Types of Union Picketing (Part 2)

In Part 1 of “What is Picketing,” I covered Recognitional Picketing, Informational Picketing, and Area Standards Picketing, as well as how long picketing can occur under certain circumstances and how to check to make sure that the picketing occurring outside your company is legal. I also encouraged you to seek legal counsel at the first sign of picketing because of the complexity of whether the picketing is legal, whether it is covered by the National Labor Relations Act, and whether you can do anything to stop or imped the activity that is happening against you. In this, Part II, I will cover Mass Picketing, Common Situs Picketing and Signal Picketing.

Mass Picketing: Mass picketing is exactly what it sounds like – a very large concentration of people. The large number of picketers makes entering or leaving a place of employment difficult. Mass picketing is illegal because it obstructs the path into or out of a workplace. When ingress or egress is blocked, employers can seek temporary restraining orders against the picketers. State courts are usually receptive to limiting the number of people who can picket at any one time once a showing of obstruction, violence, or picket line misconduct is made.

Common Situs Picketing: If you’re a regular reader of this blog, you know I don’t write legalese. Yet, I had to throw the Latin word situs in this post because, well, that’s what it’s called. Common situspicketing is when an entire construction site is picketed by a union who is striking a particular contractor or subcontractor that is working on only one section of the job site.

For example, the Plumbers and Pipefitters Union want to picket non-union Jones Plumbing Contractor while Jones does work on the construction site of Big Box Store, Inc. In order for the Plumbers and Pipefitters to legal picket Jones Plumbing, the picketing must 1) be done in a peaceful manner, 2) specifically identify Jones and the primary employer with which the union has a dispute, and 3) limit the picketing to times when Jones is on the Big Box Store’s property, 4) Jones must be engaging in its normal business, and 5) the picketing must be limited to places near where Jones is working on the jobsite, and 6) the picketing signs must clearly identify the primary employer. Of course, there are exceptions to this rule.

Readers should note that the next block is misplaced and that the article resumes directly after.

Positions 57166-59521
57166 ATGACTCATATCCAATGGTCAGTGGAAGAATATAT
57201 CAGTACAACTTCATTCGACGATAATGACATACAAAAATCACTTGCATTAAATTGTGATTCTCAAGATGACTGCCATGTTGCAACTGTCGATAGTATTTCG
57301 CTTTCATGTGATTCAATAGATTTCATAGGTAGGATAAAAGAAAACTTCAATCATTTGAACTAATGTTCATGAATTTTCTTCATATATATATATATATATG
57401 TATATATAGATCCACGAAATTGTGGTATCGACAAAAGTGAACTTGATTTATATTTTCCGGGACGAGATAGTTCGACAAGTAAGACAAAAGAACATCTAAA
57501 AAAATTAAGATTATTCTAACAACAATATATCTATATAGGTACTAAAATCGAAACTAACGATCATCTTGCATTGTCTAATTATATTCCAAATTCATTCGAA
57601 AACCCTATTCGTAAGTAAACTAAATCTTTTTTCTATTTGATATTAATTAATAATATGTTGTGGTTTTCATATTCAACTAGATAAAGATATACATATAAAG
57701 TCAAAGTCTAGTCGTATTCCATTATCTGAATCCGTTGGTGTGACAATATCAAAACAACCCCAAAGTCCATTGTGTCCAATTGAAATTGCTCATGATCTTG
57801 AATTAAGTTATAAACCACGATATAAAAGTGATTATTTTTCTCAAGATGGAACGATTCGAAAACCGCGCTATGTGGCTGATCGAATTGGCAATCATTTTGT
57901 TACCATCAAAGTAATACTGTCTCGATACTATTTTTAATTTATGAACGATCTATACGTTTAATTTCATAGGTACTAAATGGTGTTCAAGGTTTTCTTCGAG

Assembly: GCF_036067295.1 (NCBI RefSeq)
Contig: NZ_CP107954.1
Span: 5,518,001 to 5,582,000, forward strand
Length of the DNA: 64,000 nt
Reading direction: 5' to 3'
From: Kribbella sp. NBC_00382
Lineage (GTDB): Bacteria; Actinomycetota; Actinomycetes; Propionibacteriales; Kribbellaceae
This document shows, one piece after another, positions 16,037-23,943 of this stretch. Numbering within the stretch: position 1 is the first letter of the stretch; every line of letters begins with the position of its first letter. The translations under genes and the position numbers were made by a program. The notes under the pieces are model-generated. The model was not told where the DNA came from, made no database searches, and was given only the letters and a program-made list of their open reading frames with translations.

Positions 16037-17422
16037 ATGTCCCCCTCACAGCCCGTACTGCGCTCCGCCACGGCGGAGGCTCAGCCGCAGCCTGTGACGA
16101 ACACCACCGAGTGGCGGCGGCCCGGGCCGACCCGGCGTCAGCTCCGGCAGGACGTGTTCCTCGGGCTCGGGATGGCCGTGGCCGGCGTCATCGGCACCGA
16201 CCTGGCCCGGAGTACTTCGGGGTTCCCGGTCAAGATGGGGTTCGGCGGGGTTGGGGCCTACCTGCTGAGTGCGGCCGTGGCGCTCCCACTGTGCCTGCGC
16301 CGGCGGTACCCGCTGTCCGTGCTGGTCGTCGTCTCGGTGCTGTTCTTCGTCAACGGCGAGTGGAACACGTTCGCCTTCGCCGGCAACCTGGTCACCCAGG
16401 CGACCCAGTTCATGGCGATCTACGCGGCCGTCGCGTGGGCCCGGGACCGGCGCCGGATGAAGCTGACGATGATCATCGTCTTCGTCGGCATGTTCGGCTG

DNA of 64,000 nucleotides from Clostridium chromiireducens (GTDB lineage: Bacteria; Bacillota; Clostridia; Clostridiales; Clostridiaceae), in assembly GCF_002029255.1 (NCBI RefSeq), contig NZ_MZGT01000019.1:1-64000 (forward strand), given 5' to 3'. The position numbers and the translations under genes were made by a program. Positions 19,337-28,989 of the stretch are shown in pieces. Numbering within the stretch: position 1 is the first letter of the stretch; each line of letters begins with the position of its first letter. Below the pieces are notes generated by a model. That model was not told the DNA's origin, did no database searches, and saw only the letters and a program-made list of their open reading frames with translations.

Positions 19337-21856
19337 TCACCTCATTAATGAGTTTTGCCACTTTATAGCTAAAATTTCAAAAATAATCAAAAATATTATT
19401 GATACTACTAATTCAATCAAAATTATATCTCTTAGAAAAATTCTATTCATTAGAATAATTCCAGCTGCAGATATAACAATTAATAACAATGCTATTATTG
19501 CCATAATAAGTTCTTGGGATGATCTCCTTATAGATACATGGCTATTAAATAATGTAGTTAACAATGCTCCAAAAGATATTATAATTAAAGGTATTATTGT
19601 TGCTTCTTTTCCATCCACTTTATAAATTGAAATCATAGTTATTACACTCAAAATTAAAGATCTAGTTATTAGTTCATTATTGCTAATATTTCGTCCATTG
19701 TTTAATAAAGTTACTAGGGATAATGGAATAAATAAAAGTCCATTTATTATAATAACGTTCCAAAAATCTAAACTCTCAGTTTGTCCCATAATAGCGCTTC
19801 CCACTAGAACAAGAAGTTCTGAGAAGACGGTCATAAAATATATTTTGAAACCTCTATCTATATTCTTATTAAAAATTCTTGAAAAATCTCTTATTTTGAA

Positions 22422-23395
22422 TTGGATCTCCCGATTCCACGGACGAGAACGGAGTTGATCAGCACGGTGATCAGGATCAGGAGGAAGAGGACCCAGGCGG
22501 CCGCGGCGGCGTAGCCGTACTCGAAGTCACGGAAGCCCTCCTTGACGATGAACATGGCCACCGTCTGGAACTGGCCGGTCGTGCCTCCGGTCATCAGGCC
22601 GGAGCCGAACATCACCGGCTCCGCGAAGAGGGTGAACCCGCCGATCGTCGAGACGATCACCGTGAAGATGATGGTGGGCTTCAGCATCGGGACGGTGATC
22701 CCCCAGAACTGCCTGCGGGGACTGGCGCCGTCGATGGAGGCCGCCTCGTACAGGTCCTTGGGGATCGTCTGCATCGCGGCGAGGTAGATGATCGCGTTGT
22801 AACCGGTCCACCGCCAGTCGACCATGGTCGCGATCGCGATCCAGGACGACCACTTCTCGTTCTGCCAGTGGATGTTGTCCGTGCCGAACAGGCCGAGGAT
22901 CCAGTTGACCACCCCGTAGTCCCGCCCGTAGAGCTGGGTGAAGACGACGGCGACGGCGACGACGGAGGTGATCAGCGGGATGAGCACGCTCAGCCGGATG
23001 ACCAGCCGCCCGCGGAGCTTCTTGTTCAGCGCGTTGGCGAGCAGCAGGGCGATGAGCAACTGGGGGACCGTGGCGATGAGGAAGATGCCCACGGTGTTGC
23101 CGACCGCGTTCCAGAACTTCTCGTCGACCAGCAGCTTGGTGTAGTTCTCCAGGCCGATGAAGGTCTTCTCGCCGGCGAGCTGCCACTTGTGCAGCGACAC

I’ve said it once, I’ll say it again – properly responding to picketing is tricky a little devil. And properly responding to picketing at a construction site is the trickiest little devil of them all.

Signal Picketing Signal picketing, according the NLRB, occurs when unions do not use the traditional form of picketing – carrying signs that identify the union and employer that the union is picketing. The most common form of signal picketing is a large inflatable rat. The rat is commonly known in traditional labor circles to represent that a union has a labor dispute with an employer. According to some employers, when the rat is present at a construction job site or outside a workplace, the rat signals other unions to walk off the job, not make deliveries, and not otherwise engage in business with the employer being picketed.

The rat is a spectacle to be seen and draws a lot of questions from passersby who do not understand what it means. I will explore the rate in a later post.


Matt Austin is a Columbus, Ohio labor lawyer who owns Austin Legal, LLC, a boutique law firm that limits its representation to employers dealing with labor, employment, and OSHA matters. Matt can be reached by email at
Matt.Austin@Austin-Legal.com or by phone at 614.285.5342.

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